The American Federation of Government Employees, says Kenneth T. Blaylock, "Ain't dead and it ain't dying."
Blaylock, president of the nation's largest federal employee union for the past decade, acknowledges that AFGE has problems. "I don't minimize the problems that we have," he said in an interview last week. "I think we've got some tough times ahead of us."
But Blaylock said he is optimistic about the union's future. After struggling through the early months of a major restructuring plan, Blaylock said he is convinced AFGE will survive and grow.
AFGE, which represents nearly 100,000 government workers in the Washington-Baltimore area, is the bargaining agent for 700,000 federal workers, although only 207,000 belong to the union and pay dues. The union also represents 6,000 employees of the District of Columbia.
In the last 15 years, AFGE has seen its membership shrink nearly by half. Last month the AFL-CIO, at Blaylock's request, put together a $1.5 million financial rescue package to keep the union afloat while it tries to organize new members. Blaylock said it will take through 1999 to pay back the AFL-CIO loan.
The drop in AFGE membership coincided with a major slowdown in the growth of federal employment this decade. A recent study by the Congressional Budget Office showed that federal employment under the Reagan administration has grown approximately 7 percent. Civilian employment during that same period grew by 25 percent.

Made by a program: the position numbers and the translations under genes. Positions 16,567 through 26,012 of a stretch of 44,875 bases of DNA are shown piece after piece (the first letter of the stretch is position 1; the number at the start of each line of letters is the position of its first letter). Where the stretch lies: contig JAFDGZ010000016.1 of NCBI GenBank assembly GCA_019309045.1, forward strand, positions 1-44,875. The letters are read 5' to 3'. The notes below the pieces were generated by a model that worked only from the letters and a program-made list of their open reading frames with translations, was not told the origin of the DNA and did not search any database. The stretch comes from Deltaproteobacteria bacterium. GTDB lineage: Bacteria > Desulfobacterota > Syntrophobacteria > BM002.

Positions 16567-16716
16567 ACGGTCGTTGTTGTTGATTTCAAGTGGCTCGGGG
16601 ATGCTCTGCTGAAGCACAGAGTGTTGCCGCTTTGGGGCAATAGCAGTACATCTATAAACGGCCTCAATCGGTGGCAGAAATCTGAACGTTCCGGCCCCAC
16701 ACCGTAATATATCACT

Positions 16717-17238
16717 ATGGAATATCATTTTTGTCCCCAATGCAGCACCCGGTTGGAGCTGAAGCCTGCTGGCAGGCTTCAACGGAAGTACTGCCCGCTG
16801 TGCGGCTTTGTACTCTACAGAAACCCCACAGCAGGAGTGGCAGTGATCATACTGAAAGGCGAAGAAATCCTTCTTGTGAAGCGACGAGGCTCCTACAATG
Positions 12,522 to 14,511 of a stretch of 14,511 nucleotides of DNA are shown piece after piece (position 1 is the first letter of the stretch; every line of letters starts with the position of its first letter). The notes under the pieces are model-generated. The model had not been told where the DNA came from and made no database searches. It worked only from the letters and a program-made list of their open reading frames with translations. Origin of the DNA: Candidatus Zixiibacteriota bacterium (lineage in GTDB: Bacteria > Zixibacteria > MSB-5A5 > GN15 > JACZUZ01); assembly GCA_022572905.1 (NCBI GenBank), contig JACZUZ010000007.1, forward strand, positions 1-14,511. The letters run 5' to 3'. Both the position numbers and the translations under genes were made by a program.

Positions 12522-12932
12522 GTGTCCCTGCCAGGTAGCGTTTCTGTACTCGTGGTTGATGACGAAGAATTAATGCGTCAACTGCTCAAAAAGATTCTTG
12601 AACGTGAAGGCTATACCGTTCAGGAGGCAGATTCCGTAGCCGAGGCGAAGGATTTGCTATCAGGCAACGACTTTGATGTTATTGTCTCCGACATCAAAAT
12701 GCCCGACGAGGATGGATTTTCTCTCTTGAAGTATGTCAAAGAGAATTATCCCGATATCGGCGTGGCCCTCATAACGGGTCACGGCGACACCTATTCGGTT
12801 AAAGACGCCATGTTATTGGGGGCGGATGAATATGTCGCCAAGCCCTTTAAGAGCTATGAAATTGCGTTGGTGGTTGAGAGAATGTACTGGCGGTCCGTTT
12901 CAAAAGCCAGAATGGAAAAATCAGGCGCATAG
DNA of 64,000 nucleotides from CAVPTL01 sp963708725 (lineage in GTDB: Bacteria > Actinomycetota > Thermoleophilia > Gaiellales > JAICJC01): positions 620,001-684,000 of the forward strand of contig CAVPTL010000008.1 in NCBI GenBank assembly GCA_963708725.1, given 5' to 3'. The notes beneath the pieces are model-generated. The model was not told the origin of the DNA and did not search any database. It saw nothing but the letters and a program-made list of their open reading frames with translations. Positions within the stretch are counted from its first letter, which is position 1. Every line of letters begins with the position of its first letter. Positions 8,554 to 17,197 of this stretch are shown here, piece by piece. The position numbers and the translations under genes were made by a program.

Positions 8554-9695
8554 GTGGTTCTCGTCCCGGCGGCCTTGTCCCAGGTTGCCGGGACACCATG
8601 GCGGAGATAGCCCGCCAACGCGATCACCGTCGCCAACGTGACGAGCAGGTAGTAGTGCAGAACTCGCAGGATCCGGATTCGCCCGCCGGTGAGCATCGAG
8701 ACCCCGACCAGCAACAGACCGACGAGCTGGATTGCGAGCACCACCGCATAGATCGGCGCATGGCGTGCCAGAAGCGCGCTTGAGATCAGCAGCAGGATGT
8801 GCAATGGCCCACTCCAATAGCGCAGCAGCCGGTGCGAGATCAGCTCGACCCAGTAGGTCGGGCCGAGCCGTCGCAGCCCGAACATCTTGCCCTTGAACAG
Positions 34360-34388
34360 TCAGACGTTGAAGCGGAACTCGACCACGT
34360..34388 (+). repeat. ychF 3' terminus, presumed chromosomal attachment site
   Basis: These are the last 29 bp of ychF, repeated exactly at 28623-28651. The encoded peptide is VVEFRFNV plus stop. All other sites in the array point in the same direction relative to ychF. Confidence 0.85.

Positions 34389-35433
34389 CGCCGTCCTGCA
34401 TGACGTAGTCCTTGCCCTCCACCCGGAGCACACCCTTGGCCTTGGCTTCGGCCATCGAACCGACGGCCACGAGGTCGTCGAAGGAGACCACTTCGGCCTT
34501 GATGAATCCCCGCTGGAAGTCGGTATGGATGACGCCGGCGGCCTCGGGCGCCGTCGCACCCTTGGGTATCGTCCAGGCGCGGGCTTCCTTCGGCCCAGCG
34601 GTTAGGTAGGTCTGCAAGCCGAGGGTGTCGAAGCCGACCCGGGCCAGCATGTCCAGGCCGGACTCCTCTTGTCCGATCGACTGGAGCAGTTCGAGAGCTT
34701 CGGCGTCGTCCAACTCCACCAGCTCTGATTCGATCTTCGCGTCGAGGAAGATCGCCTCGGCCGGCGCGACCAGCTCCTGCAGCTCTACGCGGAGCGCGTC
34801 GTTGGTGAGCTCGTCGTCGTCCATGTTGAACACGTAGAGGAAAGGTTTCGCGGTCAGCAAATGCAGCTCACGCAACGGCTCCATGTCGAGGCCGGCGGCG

The CBO study also found that growth in federal employment has not been across the board. If increases in the Defense Department, Postal Service and Veterans Administration are excluded, the study showed, there has been a general drop in federal employment during the seven-year period.
Coinciding with the drop in nondefense employment has been an administration effort to "privatize" many government operations. The total budget for work that is contracted out, according to AFGE, is approximately $80 billion. The union said the federal payroll is $53 billion.
Blaylock said many of the recent problems confronting federal workers began with President Jimmy Carter and not with President Reagan. He said Carter ran against government in his first presidential campaign and helped foster a tremendous antigovernment mentality across the country. "Carter saddled the horse and Reagan has rode him damn well."
It is the drop in general federal employment, combined with the union's general distaste for organizing new members in recent years, that forced Blaylock to seek financial help from the AFL-CIO. While insisting that the "union is financially sound," Blaylock said it was "so close to the hub" on covering its operating expenses that it had to seek the loan to have any hope of expanding its organizing effort.
Blaylock said 1987 was the first year that AFGE has shown "positive real gains" in membership since the early 1970s.
The union claims that since the middle of last year, it has organized 3,200 new members a month. AFL-CIO officials said it was the result of the union's organizing efforts in recent months that persuaded them to put together the loan package.